The third effort under way is led by City Commissioner Dan Saltzman, who is working on a pilot program that would begin this fall. The program would place women seeking to escape their life on the street into private-market units around the city, rather than in one central “safe house.”

The nonprofit Join, which already works with the city’s housing efforts, uses a “housing-first” model that places people in housing and then gives them the social, financial and other support they need to maintain that housing. Join will provide the up-front rent and moving costs, work with the landlord and supply other help as needed.

[…]

If the woman relapses and returns to the street for a short time, she will not lose their housing, since that’s one of the philosophies of the housing-first model, says Amy Trieu, a policy coordinator for Saltzman: “The purpose is to build that trust.”

This is exactly the approach I along with others affiliated with Sex Workers Outreach Coalition (SWOC), a network of activists, sex workers, and social service providers, advocated for back in December 2009, when the 82nd Avenue Prostitution Advisory Committee (PAC) made its report to the City Council. The PAC had been set up by the Council a year earlier, and it largely represented the perspectives of the law enforcement, anti-prostitution activists, and area business owners, rather than the women and social service providers who outreach to them. Among other things, PAC recommended:

Allocate funds for in-patient rehabilitative services and addition of supportive housing directed to prostituted persons, both adult and minor ; PAC asks that City Council commits to help fund a housing program (includes external evaluation) in fiscal year 2011

The PAC wanted to create a “10 bed in-patient rehabilitative housing” with the FY2011 budget of $657-913K. In contrast, SWOC recommended “housing first” approach precisely as described by Tribune–and the City apparently agreed with us. Here’s that section from SWOC’s December 2009 recommendations:

Housing is often considered a primary need for women working in prostitution, and it is essential if we are to assist women who wish to leave the sex industry (or abusive pimp, partner, etc.). We support the use of housing first approach in collaboration with existing housing advocacy organizations.

Housing first, also known as rapid re-housing, is an innovation within homeless advocacy that seeks to quickly place recently or chronically homeless persons and families in their own permanent housing in the community instead of keeping them in centralized “transitional” housing that they must vacate after the program period. This eliminates the stigma of living in a shelter or transitional housing, provides the stability necessary to address personal issues, and builds sense of autonomy and independence.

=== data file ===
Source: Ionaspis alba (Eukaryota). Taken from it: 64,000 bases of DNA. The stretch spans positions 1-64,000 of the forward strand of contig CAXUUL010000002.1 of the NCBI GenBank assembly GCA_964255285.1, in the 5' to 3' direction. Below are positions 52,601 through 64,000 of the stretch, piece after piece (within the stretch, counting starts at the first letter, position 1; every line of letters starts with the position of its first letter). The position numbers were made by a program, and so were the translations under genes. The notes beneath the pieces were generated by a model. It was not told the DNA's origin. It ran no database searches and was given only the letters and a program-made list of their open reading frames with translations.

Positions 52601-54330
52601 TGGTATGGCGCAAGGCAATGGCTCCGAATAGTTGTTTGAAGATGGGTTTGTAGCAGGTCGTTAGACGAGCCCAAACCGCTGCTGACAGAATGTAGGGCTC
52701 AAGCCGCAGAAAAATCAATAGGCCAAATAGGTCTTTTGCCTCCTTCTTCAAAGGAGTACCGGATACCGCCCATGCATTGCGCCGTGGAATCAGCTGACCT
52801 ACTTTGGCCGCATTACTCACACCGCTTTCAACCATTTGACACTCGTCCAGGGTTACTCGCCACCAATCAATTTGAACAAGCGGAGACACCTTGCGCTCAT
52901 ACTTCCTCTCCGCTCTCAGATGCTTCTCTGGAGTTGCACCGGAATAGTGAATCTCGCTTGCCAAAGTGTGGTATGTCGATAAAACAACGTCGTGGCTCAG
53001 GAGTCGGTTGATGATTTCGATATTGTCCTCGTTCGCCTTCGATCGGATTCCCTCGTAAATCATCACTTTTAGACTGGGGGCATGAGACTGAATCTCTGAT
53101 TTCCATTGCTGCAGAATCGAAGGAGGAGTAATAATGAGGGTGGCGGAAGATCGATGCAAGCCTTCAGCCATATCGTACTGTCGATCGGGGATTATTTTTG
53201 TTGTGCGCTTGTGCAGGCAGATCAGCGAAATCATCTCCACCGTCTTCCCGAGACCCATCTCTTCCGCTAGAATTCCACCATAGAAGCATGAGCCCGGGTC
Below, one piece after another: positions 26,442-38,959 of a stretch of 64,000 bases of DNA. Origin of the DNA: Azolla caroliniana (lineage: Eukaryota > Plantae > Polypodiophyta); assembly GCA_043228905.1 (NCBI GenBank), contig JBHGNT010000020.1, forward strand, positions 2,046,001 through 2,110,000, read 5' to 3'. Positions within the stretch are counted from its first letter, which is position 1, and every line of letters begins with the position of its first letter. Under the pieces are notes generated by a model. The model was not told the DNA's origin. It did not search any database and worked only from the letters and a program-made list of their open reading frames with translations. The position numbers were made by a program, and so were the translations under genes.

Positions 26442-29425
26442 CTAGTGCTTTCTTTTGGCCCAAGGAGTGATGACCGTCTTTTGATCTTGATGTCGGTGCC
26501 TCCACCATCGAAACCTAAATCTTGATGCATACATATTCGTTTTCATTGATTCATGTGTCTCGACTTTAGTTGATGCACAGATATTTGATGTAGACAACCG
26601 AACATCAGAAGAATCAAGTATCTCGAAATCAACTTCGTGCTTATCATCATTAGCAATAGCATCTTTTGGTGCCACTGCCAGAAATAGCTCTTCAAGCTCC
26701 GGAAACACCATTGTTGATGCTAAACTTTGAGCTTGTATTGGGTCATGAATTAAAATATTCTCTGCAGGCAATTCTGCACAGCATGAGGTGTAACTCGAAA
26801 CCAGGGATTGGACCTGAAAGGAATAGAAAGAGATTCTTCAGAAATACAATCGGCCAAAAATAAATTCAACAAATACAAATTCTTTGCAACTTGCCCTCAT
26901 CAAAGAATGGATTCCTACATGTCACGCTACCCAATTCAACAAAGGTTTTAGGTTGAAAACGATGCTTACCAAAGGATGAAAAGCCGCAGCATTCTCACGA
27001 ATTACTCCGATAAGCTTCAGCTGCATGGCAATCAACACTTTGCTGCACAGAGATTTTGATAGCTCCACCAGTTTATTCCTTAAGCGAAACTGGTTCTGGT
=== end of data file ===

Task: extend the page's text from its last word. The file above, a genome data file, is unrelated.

Many homeless people experience multiple problems, such as mental illness, addiction, psychological trauma from abuse, and HIV/AIDS. Traditional service providers try to address these issues while they are in shelters or transitional housing, but their effectiveness is limited by the hardship of their living circumstances. Housing first model seeks to establish stability to people’s lives through housing, so that other issues can receive adequate attention once individuals are secure in their own place. Women in the process of leaving prostitution can also be supported by a combination of a housing first program and a series of other services arranged with the help of the caseworker.

Some people may find the idea of residential treatment centers, in which women can access support groups, case management, addiction treatment, etc. at the place they live, appealing. One advantage of such plan is that it offers built-in opportunities where women who have a history of prostitution can meet and support each other. But forcing them to live together and share living quarters at some centralized location in order to receive that support is likely to be a mistake. Without a private housing to go home to, participants would not feel inclined to take the risk and disclose personal stories and feelings among their peers.

In addition, women who drop out from the program for any number of reasons at a residential treatment facility would also lose their housing. Housing first approach gives women greater protection from this problem. If we believe that housing is a basic human right, we should not be threatening to withdraw it in order to coerce compliance with the treatment program. Nor should we need to, if the programs actually offer something that women benefit from.

Locally, homeless advocacy organizations such as Transition Projects Inc. as well as Volunteers of America’s domestic violence program (Home Free) incorporate some forms of housing first model as part of their respective programs. We should make use of their experiences and expertise in providing assistance with housing, as we develop specific services and resources for women who are in the process of leaving prostitution.

Over the last several years, we (at SWOC) have made numerous attempts to communicate with City Council members and explain why we must be included in the discussion about the City’s response to the issue of prostitution on our streets and in our neighborhoods, but we have been mostly ignored. But it appears that now the City is choosing the recommendation we made at the City Council over that of the City’s officially sanctioned (albeit misinformed) “advisory committee,” and it says a lot about the power of democratic deliberation even when things appear hopeless.